by Katherine Capulong, staff reporter
On March 4th, students attended a very raw performance of Arthur Miller’s The Crucible at the Province Playhouse in Manhattan, the actors all from the NYU troupe. Through the use of a small stage, few props, and McCarthy trial footage, the classic play was delivered in a raw, revitalized, and respectable fashion.
“It was really good. They were really professional. I was very impressed. They were inspiring in the way they were talking and with their motions. They showed their emotions when they needed too,” freshman Dean Zouvelos said.
The play began with footage from the McCarthy trials, and returned to another clip like it in between each scene. This was a befitting reference to The Crucible as a social commentary on the hunt for communism of the time period it was written.
What were undertones, Courtney Smith as Abigail Williams made exaggerations. Fortunately, Tommy Craven as Reverend Parris, a paranoid minister with his priorities out of order, was as dislikeable as the character was meant to be. Poised and stern as written, he only had one unfortunate stumble through speech.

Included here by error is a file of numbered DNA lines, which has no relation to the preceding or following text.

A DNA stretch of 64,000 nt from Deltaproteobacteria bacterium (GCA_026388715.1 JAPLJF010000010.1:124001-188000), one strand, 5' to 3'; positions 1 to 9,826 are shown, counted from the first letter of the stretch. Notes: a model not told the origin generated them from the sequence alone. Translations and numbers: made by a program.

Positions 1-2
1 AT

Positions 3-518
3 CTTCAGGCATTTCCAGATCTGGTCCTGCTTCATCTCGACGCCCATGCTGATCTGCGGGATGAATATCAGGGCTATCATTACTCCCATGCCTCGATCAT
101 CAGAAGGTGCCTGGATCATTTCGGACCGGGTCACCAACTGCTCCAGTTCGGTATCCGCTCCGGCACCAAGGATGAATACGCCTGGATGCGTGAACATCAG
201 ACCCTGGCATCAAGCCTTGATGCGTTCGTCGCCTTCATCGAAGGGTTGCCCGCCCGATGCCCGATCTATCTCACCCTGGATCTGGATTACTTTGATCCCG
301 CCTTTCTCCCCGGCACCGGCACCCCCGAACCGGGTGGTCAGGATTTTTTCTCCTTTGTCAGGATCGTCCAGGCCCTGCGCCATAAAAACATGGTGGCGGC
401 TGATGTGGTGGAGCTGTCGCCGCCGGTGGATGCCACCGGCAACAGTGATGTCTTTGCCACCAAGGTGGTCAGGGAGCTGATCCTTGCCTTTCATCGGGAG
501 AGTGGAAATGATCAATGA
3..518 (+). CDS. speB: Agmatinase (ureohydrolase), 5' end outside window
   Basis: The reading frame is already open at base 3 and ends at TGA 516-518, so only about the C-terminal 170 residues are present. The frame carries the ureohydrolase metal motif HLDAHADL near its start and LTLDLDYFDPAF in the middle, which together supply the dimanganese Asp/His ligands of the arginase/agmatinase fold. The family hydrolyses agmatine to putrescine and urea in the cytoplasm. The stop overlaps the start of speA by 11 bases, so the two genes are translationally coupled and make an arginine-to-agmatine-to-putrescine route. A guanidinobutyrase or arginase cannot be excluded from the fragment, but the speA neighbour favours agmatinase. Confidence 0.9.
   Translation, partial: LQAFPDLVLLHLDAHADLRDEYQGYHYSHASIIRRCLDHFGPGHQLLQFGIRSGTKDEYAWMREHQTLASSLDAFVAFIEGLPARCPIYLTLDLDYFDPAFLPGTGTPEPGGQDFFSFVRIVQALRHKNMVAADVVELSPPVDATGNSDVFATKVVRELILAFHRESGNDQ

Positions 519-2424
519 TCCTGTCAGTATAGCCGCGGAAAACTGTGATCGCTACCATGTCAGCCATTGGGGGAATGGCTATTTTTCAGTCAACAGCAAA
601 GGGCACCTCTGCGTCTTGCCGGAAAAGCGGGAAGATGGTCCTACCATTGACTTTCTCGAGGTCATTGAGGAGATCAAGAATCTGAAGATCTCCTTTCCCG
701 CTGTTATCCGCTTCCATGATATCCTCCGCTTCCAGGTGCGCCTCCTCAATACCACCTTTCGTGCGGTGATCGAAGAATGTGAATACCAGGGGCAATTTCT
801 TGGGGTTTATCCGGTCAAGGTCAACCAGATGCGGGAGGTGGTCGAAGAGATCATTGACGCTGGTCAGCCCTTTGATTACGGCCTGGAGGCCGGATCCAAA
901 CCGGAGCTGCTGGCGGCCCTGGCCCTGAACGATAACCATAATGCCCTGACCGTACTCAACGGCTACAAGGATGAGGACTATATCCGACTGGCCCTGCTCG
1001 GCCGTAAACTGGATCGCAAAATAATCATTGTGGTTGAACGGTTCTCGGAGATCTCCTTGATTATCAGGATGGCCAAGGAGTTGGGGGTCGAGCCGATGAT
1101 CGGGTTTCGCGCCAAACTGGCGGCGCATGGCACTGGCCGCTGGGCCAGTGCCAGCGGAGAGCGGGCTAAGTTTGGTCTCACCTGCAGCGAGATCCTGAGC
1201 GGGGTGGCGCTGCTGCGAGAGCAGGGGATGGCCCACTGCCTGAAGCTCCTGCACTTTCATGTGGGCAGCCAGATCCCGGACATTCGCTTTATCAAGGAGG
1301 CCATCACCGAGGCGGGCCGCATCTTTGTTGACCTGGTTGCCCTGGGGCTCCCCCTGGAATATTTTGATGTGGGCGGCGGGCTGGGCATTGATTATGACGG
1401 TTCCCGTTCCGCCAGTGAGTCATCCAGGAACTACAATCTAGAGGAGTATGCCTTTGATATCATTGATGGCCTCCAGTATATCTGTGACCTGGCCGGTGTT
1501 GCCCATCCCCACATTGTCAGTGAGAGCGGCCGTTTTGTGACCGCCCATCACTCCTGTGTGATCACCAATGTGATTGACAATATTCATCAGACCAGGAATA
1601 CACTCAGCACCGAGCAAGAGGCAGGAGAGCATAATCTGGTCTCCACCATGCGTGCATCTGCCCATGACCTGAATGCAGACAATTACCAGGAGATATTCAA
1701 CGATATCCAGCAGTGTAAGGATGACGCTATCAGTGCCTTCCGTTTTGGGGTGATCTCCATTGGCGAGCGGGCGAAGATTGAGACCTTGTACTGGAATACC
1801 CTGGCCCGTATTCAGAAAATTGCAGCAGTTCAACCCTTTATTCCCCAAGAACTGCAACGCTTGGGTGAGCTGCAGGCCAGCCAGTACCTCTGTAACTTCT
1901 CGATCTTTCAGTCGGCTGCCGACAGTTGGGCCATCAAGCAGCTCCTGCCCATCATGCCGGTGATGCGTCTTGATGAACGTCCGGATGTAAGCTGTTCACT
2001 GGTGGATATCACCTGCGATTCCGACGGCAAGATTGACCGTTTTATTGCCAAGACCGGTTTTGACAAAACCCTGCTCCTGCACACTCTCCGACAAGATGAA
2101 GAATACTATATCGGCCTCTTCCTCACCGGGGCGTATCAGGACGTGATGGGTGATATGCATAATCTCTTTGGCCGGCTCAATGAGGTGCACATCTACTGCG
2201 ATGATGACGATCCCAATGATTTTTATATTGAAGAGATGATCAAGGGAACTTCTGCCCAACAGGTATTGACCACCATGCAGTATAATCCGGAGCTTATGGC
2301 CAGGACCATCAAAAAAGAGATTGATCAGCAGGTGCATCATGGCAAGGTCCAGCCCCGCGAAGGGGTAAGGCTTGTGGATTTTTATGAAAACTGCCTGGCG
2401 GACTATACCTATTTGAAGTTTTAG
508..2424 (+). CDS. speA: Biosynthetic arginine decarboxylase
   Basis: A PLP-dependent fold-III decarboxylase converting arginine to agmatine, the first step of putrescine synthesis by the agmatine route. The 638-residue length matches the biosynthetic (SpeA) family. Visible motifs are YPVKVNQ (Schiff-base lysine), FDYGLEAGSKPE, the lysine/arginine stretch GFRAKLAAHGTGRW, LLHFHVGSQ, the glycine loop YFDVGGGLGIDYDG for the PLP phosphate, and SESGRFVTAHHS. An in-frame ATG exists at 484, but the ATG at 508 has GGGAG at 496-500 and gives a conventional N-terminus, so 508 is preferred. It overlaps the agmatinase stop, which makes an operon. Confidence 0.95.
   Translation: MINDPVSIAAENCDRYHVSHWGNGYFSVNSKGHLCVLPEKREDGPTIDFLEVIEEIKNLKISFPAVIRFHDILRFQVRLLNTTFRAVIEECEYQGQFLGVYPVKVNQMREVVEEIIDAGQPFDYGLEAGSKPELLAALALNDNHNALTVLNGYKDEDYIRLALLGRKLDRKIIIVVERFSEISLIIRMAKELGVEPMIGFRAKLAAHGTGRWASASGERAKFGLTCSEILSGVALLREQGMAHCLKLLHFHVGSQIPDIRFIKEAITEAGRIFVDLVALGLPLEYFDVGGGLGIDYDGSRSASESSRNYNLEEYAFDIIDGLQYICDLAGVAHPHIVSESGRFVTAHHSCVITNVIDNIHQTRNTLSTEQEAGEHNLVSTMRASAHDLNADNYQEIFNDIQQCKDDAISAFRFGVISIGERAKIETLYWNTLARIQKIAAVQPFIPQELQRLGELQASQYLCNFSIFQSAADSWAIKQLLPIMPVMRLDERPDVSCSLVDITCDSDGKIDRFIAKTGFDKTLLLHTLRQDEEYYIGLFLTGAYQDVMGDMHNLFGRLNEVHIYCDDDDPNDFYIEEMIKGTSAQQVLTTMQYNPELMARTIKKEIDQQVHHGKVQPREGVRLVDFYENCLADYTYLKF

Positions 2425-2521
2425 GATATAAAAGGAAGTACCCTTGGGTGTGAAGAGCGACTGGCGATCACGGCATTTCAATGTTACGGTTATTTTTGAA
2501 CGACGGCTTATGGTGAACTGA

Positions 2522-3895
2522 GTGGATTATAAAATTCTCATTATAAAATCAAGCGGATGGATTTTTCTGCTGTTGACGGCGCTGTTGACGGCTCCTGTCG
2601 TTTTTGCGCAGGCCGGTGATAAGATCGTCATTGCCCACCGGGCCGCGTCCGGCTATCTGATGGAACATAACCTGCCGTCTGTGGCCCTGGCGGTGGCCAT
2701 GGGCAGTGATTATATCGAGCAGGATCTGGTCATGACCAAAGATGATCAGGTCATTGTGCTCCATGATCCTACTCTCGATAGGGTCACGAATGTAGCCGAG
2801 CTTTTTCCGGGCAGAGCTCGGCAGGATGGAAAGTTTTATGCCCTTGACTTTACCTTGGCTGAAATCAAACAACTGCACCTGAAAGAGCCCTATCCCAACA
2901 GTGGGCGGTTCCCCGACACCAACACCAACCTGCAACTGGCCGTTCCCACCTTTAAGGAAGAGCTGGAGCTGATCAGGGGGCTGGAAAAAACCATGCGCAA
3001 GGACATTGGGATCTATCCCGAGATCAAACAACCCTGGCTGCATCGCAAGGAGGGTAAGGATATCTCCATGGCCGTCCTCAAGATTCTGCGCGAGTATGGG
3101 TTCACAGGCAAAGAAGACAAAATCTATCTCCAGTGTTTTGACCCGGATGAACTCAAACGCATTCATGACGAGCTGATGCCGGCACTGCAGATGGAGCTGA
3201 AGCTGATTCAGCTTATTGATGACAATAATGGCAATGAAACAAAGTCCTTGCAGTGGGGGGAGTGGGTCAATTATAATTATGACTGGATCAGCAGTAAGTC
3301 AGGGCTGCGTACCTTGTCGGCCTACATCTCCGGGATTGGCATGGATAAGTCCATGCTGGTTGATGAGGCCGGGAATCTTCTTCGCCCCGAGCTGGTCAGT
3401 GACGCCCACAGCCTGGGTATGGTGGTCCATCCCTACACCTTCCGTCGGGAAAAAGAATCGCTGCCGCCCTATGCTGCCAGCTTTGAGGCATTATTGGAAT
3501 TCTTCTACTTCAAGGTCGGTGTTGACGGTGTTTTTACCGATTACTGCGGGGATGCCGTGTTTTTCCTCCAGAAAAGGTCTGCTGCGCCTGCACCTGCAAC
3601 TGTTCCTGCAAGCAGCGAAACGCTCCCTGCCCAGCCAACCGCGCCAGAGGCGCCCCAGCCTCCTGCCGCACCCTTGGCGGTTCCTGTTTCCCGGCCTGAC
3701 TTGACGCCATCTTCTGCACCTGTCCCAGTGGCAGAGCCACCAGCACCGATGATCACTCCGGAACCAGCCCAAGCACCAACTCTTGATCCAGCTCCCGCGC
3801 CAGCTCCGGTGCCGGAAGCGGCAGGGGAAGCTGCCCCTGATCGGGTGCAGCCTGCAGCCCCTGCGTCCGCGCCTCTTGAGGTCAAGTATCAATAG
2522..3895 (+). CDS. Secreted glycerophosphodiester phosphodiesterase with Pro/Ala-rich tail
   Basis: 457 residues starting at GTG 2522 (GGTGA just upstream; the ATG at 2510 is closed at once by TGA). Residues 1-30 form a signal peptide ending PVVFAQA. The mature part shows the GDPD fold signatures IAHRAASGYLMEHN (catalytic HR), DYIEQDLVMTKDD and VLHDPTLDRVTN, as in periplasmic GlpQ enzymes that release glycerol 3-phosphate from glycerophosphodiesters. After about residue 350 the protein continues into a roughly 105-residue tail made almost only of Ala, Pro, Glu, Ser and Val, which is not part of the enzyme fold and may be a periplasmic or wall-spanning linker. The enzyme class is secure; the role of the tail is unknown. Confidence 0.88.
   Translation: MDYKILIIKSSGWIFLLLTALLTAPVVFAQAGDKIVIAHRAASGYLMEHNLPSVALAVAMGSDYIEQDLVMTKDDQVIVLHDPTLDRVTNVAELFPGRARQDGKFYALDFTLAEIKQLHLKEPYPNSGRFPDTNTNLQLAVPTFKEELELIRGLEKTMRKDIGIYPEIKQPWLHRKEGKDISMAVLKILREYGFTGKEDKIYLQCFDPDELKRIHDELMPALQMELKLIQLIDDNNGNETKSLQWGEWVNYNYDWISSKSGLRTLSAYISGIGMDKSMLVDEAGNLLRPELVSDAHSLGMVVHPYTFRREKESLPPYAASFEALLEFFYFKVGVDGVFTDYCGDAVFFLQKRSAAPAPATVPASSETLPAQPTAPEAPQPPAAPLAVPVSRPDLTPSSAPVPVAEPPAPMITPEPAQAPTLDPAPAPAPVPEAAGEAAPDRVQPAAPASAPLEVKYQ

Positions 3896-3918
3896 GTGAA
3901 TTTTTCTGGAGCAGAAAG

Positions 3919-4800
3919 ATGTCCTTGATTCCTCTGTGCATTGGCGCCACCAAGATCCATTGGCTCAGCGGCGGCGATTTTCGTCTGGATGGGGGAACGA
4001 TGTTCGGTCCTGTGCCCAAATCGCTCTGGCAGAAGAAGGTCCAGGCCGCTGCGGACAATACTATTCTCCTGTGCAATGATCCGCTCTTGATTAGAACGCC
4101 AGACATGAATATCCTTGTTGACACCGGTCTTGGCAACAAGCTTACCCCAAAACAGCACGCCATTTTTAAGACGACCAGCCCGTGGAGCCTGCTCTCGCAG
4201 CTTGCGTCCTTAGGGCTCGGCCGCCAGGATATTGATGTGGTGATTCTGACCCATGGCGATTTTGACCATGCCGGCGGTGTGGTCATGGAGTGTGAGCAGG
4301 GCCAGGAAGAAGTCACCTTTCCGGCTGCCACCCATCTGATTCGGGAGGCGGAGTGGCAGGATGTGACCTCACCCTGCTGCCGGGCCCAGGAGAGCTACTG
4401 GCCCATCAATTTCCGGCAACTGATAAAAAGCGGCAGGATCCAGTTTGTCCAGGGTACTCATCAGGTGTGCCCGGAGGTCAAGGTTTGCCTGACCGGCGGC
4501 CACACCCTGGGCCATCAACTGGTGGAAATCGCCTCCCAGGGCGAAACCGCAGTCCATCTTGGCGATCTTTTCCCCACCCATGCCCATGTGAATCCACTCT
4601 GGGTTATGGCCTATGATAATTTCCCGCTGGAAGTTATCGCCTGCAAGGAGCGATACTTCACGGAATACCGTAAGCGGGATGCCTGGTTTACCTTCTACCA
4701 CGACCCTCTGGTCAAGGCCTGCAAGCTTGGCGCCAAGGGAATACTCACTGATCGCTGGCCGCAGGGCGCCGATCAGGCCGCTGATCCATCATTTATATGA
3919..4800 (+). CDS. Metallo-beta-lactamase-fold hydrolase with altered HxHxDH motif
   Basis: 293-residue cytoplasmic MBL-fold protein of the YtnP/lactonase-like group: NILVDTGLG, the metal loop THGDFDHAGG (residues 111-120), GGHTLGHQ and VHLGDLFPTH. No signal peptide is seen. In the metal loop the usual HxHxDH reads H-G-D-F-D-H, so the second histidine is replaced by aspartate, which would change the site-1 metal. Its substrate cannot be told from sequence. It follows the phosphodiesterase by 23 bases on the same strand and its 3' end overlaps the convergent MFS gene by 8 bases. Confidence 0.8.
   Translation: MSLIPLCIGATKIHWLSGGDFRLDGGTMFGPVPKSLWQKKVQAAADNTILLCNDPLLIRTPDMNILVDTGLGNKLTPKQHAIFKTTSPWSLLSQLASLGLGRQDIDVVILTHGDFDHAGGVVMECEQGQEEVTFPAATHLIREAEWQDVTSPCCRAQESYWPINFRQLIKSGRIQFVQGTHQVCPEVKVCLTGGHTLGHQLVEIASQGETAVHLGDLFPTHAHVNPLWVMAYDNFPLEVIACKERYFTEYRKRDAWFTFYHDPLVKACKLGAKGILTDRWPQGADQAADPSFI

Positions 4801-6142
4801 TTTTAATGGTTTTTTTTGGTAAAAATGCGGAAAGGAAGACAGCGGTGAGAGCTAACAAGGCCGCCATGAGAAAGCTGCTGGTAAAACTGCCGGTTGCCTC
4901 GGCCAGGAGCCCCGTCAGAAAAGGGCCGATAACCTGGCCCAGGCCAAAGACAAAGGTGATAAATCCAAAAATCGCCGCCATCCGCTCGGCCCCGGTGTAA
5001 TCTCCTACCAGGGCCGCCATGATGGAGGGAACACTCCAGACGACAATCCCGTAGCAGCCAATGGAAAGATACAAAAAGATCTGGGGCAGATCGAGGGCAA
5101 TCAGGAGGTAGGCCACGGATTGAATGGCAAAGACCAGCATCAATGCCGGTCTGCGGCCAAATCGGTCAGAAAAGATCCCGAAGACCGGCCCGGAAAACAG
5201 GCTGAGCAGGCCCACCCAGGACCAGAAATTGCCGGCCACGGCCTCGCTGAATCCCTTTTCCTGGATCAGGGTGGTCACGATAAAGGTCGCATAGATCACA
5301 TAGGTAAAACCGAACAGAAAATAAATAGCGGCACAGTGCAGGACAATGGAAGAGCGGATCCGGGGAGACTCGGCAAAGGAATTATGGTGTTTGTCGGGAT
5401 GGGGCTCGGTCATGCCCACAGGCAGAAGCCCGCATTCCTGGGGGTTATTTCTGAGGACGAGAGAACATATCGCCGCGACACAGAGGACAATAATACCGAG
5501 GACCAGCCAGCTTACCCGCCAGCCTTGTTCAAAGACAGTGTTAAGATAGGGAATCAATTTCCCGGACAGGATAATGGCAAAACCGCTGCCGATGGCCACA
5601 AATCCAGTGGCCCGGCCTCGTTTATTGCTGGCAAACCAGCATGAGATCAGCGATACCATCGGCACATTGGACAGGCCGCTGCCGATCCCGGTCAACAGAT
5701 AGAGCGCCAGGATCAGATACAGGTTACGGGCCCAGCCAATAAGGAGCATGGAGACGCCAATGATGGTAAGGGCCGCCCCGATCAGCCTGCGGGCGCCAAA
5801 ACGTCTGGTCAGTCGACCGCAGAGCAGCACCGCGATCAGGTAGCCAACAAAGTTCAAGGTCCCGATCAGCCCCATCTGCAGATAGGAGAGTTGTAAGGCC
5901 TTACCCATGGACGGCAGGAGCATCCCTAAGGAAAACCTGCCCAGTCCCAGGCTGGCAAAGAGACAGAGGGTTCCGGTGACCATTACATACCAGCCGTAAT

“[Abigail’s] face is still drilled into my head…The guy playing Reverend Parris kept stuttering and correcting himself,” freshman Stephanie Minassian said.
Abigail was also too obvious in her private moment with John Proctor, shaking him as she went on about him clutching her back like a stallion. The most authentic actor was Katie Ann McDermott, who portrayed Elizabeth Proctor, through her accurate depiction of Elizabeth’s vulnerabilities but willingness to protect her adulterous husband.
Two of the male characters, Giles and Nurse, were played by women, Cara Arcuni and Melanie Ridgeway, respectively. Ridgeway’s acting was weak but the actor with the role of Giles had a very strong sense of Giles’ regret and wanting to save his wife.
The use of the stage was very good considering the size. It was kept simple, few props, mostly relying on the placement of the actors in each scene. This was the most effective in the last scene the class was able to watch where Proctor, Giles, and Nurse beg for the release of their wives and Proctor admits to his lechery. The girls stood accusatory higher above, Danforth sat in the center at a desk thinking he was keeping order, and Proctor directly opposite from the girls, and everyone else encircling Danforth like vultures.
However, some of the students disagreed and thought it was overly simple.
“It was too simple. They basically moved the furniture around,” freshman Jimmy Cressy said.
All in all, Philip Taylor’s direction was great, the acting seemed genuine, Abigail aside, and really could have just relied on the great original writing. But they did better than that and ended up adding to with the McCarthy videos and believable delivering of the lines and simplicity of the set. Only an accusatory few saw the devil in the execution of the play.